The U.S. women's national soccer team is fighting two battles right now. One is in Tokyo, where they're fighting for a gold medal. The other is back in the United States, where they're continuing to fight for equal pay.
The USWNT filed their opening brief with the Ninth Circuit Court of Appeals on Friday, asking the court to reverse the district court's May 2020 decision to dismiss most of their equal pay suit against the U.S. Soccer Federation.
The brief argues that the summary judgment that was issued in May 2020 was inherently flawed and failed to consider the overwhelming evidence that USWNT are underpaid compared to their male counterparts, despite being the most dominant team in international soccer history. The federal judge who heard the case ruled that the USWNT's claims of equal pay weren't sufficient to warrant a trial because they're being paid under the terms of the contract they'd signed.
USWNT players eager to continue equal pay fight
The USWNT players are more than ready to move forward with the next phase of their equal pay suit.
“There is nothing quite like entering a stadium and hearing thousands of our supporters vigorously chanting ‘Equal Pay,’" said USWNT player Tobin Heath via a statement. "We enter this next phase of our legal fight with the same energy we bring to each of our matches.”
“We are working to ensure that the next generation of women soccer players has the opportunity to play for a federation who truly values their contributions and successes, and treats them as equal to — not less-than — their male counterparts." USWNT player Christen Press said. "Anyone who knows this team knows that we do not give up until we win. That is what you can expect from us on the field — and that is what you can expect from us in our fight for equal pay.”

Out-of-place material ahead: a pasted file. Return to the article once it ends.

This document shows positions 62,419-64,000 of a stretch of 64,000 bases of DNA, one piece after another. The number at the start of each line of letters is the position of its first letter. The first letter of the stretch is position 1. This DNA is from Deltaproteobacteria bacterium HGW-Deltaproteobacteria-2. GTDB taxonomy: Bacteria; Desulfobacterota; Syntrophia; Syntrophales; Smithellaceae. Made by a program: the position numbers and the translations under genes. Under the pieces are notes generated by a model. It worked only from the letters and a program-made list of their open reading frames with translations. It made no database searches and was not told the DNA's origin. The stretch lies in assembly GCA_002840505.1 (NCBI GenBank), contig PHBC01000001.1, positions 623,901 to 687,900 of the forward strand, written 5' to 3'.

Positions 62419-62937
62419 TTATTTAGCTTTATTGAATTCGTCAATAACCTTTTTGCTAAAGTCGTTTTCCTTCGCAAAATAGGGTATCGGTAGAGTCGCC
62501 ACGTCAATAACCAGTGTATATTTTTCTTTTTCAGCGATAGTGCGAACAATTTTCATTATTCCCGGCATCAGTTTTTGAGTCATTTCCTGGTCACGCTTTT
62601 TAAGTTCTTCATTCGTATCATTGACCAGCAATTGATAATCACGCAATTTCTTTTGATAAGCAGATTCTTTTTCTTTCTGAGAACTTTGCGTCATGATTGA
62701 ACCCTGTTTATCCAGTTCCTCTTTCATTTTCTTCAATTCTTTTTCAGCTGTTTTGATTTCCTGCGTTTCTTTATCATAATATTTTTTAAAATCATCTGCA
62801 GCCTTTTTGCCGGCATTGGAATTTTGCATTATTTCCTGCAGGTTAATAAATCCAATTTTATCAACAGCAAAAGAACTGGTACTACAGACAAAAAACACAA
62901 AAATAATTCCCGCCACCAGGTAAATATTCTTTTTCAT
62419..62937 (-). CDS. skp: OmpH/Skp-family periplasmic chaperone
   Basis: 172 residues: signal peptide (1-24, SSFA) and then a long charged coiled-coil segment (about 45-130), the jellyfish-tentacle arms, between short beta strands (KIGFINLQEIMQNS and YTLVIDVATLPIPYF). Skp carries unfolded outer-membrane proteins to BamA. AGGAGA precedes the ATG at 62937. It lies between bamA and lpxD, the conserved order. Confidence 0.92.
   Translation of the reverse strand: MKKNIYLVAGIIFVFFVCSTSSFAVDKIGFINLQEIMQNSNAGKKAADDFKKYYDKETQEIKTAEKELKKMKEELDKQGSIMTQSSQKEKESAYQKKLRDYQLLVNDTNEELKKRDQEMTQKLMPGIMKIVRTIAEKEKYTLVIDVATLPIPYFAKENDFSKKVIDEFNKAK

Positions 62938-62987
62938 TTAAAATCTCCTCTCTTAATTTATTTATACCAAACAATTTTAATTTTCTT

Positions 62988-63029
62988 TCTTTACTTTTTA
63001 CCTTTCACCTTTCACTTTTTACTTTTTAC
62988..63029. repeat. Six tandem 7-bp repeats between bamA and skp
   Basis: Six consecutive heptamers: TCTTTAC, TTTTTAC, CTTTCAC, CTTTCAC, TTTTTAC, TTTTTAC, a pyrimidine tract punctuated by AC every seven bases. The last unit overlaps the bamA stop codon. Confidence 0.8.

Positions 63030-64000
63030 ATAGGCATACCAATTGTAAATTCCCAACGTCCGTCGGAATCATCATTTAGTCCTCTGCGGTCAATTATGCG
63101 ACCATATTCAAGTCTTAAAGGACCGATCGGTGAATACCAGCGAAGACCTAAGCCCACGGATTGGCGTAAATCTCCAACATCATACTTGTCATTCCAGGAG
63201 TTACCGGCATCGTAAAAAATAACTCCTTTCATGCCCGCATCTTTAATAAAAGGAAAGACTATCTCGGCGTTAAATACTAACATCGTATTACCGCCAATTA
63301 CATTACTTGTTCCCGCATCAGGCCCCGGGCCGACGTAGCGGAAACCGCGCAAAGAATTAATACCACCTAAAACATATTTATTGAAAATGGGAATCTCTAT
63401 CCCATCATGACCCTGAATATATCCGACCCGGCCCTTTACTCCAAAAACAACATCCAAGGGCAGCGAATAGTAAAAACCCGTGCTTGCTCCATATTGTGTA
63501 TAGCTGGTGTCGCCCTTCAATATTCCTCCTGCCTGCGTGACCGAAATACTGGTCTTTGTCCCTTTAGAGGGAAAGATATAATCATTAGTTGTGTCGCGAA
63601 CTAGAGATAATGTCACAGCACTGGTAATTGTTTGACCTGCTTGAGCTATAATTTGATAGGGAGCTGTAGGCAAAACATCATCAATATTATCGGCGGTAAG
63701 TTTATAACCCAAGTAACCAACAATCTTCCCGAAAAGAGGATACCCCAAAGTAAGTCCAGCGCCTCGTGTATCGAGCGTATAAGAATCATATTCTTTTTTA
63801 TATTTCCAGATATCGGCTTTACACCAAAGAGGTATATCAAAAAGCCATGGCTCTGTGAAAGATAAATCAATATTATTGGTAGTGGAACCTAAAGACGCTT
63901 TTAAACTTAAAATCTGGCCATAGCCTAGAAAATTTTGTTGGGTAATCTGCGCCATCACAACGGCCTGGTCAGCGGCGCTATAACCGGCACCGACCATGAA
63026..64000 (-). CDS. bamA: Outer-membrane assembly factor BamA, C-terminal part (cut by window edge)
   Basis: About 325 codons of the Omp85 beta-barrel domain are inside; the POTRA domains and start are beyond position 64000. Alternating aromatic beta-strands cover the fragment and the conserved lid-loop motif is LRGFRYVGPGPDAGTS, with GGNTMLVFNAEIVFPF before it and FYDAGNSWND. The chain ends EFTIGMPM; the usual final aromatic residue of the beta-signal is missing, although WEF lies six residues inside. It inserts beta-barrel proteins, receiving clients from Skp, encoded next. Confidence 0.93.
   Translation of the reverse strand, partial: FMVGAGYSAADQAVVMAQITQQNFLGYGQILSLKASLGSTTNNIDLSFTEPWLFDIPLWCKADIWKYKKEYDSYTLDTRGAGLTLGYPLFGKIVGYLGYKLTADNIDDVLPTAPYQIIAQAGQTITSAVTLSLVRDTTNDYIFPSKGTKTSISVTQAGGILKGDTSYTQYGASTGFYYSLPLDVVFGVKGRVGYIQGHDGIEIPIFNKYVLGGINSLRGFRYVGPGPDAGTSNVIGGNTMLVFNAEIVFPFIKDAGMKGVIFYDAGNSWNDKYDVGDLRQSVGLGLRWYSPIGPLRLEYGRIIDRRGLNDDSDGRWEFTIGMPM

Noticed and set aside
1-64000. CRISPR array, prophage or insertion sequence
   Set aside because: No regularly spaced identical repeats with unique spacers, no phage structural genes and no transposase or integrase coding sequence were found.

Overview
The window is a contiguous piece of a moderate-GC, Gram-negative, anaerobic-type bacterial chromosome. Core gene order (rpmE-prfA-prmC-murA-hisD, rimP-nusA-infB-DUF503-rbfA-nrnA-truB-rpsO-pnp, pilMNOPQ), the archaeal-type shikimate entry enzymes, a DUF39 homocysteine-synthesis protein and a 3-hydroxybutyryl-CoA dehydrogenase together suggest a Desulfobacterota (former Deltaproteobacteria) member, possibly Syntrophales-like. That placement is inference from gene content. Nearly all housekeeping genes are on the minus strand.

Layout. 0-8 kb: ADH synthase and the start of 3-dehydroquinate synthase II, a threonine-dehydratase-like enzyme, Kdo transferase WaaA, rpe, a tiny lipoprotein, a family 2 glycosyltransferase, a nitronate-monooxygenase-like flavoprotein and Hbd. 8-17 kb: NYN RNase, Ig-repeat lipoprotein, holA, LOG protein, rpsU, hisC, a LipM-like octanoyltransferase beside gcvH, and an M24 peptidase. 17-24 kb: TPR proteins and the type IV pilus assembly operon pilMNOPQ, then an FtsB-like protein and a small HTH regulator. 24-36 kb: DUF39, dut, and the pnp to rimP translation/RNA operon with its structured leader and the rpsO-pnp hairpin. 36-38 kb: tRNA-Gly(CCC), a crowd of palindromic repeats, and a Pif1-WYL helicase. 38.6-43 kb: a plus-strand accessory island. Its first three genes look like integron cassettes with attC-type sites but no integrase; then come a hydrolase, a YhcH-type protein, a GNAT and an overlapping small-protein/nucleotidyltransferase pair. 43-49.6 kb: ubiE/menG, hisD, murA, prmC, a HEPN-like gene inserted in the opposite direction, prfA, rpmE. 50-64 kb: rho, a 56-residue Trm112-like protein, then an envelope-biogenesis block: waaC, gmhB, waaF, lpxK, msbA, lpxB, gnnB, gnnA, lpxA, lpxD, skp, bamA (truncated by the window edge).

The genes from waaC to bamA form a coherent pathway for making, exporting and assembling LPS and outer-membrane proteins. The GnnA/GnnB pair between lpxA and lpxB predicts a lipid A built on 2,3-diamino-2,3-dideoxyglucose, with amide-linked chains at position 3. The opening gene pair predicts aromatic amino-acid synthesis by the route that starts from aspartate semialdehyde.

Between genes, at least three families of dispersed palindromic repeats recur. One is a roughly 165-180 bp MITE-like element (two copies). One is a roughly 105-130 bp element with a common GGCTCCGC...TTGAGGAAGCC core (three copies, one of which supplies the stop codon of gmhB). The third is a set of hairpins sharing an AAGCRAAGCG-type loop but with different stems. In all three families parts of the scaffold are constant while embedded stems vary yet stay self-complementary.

Former USWNT captain Megan Rapinoe's comments were short, but got right to the point.
“We believe in our case and know our value. It’s time the USSF does too. LFG.”
USSF released a statement on Friday about the USWNT's appeal.
U.S. Soccer is committed to equal pay and to ensuring that our Women’s National Team remains the best in the world.
In ruling in favor of U.S. Soccer on the players’ pay discrimination claims, the District Court rightly noted that the Women’s National Team negotiated for a different pay structure than the Men’s National Team, and correctly held that the Women’s National Team was paid more both cumulatively and on an average per-game basis than the Men’s National Team.
U.S. Soccer is a non-profit with a mission to grow the game for every player, regardless of age, gender or ability level. The focus today is on supporting the Women’s National Team in their quest to win a fifth Olympic Gold Medal. Moving ahead, we will continue to seek a resolution to this matter outside of court so we can chart a positive path forward with the players to grow the game both here at home and around the world.
USWNT already achieved victory on working conditions
The USWNT has already achieved a partial victory in its quest for equal treatment. In December, the USWNT and USSF agreed on a settlement on unequal working conditions. U.S. District Judge R. Gary Klausner — the same judge who dismissed the USWNT's equal pay claims — approved the settlement in April.
The terms of the settlement ensures that the USWNT and the USMNT will have equal access to charter flights, hotel accommodations, venue selection and professional support staff.
That settlement also cleared the way for the USWNT to file Friday's appeal on equal pay.
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